If you believe the insurance of mortgages is scumbag behaviour, then go after the government which invented 5% down and backs the scheme, not the banks who are protecting shareholders. What a puerile comment. — Garth

#60 From kits on 03.06.12 at 1:13 am

Garth – I wonder how many people on this blog understand what you mean by securitizing the mortgage debt…. I just made sense of it after watching “inside job.”

Such an important concept for the basics of today’s finance …..

#61 $$$BPOE$$$ on 03.06.12 at 1:19 am

People are too hung up on the Asian influence. The riches coming to BPOE are from all over the world. And yes mortgage rules have absolutely NO AFFECT on purchasing. Changes in mortgage rates will send the Vancouver market to dizzying heights. Bring on the 25 year amortization, all the pros are waiting in the wings ready to clean up big time
*****************************************
Chaddywack on 03.05.12 at 10:47 pm
I mentioned the possibility of F changing the mortgage qualification rules and a coworker (Parents are Mainland Chinese and he lives alone in Vancouver) said to me “Good, all that’s going to do is price Canadians out. The Chinese come here with all cash, so mortgage rules don’t affect them at all. Basically Chinese will still buy and everyone else will still be priced out.”

I looked around the room at work at the nodding heads and almost puked…..I guess he knows what he’s talking about though, after all he is Mainland Chinese ;)

#62 From kits on 03.06.12 at 1:20 am

@onthesidelines:

I think you missed the major point…it’s not the banks fault. They are managing their own risk properly by using the taxpayers (CMHC) to take on their risk or by selling their mortgages to the bond market. The banks are only playing with the rules of the Canadian market.

We need to raise a stink about any CMHC debt limit increase….not curse the banks. Hopefully Canada will begin to pay attention.

#63 Victor on 03.06.12 at 1:25 am

Time to panic about the housing market

By Tamsin McMahon | Maclean’s – 7 hours ago

“It may be those times are past and we need to take another look at the whole of housing policy,” says economist David Laidler, a professor emeritus at the University of Western Ontario. “It’s something you need to think about as a major policy issue on the same level of health care.”

Of course, it may be too late for such a discussion. As the U.S. showed in 2005, no matter how loud the alarm bells and how long they’ve been ringing, a housing crash always comes as a surprise to the people paying the mortgage.

Or as John McCallum puts it: “The thing with household debt is it’s not a problem until it’s a problem. But when it becomes a problem, it’s usually a really big problem.”

http://ca.news.yahoo.com/time-to-panic-about-the-housing-market.html

#64 syd on 03.06.12 at 1:25 am

http://www.cp24.com/servlet/an/local/CTVNews/20120305/120305_housing_outlook/20120305/?hub=CP24Home

#65 Uh Oh Canada on 03.06.12 at 1:25 am

Sadly, Detroit is only hours away from Canada and yet we still haven’t learned from Big Brother’s mistakes. The whole ‘Canada is different’ has been served up by the presstitutes and RE industry, who have a monetary motive. People have bought into the lie. Our superiority, greed, and fear have brought us to this point. Unfortunately, there is no where to go but down.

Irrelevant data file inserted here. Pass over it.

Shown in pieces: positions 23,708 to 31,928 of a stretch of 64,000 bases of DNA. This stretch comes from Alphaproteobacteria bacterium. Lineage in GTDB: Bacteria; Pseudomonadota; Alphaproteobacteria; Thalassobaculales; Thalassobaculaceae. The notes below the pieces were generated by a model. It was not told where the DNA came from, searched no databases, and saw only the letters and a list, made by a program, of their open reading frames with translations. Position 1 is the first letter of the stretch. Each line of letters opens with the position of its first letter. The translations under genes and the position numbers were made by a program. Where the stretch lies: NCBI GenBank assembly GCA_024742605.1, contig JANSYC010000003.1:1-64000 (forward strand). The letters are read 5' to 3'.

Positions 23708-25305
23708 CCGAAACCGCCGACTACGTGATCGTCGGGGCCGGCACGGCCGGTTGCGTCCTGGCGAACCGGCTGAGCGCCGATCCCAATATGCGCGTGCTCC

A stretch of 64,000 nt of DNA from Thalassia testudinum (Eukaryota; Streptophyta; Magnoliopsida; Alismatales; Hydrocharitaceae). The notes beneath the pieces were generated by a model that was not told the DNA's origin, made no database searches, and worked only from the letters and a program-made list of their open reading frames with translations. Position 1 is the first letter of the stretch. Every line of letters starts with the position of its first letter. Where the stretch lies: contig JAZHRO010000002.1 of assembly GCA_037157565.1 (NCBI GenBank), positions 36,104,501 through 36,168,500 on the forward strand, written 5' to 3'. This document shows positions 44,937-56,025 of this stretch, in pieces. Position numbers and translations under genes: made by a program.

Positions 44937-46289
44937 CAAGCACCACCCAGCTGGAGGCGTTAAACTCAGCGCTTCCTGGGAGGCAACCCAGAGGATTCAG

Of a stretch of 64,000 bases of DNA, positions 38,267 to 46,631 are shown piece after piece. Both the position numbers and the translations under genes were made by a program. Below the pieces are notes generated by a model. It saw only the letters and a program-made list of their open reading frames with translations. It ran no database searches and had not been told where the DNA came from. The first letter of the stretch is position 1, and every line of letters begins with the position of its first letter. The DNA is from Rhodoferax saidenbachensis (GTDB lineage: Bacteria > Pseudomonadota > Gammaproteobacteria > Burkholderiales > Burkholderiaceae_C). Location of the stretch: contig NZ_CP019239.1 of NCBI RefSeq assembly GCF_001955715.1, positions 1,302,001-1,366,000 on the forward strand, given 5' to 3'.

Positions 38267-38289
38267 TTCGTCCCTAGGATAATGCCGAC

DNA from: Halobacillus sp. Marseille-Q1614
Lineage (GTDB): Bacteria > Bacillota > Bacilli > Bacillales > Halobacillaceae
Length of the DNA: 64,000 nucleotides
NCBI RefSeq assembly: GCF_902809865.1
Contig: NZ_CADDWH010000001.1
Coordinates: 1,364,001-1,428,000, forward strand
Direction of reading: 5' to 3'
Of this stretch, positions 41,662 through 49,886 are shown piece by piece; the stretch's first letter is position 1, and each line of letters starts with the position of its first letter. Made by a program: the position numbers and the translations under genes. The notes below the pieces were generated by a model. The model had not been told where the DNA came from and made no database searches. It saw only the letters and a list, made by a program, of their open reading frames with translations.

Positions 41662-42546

Although I can afford a house, I have chosen not to buy. My reasons have changed from prudence to principles. I am no longer part of the 99% that either own or want to own. I am the 1%!

#66 Van guy on 03.06.12 at 1:34 am

Vancouver average home price is 10.6 x the median income. So at a 50% correction, will bring it down to 5.3. Even at that kind of discount, it’s still considered unaffordable. But if you say that we will survive this correction, 50% is unlikely. So Vancouver will always be expensive unless there is a crash and everyone is out of a job and ends up like that dude in the picture above. Btw, I think that picture is kinda racist.

#67 wollyone on 03.06.12 at 1:35 am

57th………..

#68 Mel on 03.06.12 at 1:37 am

We will see if Bank stocks will be a good investment in the future. Investors will sell first, and ask questions later.

Forget it! I will not touch Banks stocks. I want to see proof that all that debt will be paid. Not included housing mortgage of course. But that too, will have issues CMHC or not.

#69 Chaddywack on 03.06.12 at 1:40 am

@ #45 Observer

I agree with you and I’m sitting on the sidelines as well. I guess his theory was that there are enough Mainland Chinese buying now in Vancouver that all a mortgage rule change will do is price out people who “need” a mortgage (e.g. Canadians).

So essentially the Chinese will keep coming and buying in cash and prices will continue to rise. Minimum amortizations could go to 5 years but it doesn’t matter because the Chinese are all cash.

His theory is I should buy at least a condo…something…anything because there are enough offshore buyers in Vancouver that local residents are irrelevant to the market now.

In that same conversation a coworker believed that offshore Chinese are “At least 50% to 80% of the market in Vancouver.”

Like I said, I don’t agree with him at all, but I don’t see prices softening either!

#70 lookoutbelow on 03.06.12 at 2:04 am

The Big Canadian Banks (hell, any Canadian Bank) covering their posterior 100% with CMHC insurance, paid for by the “stupid” buyer. What a deal, for the bank !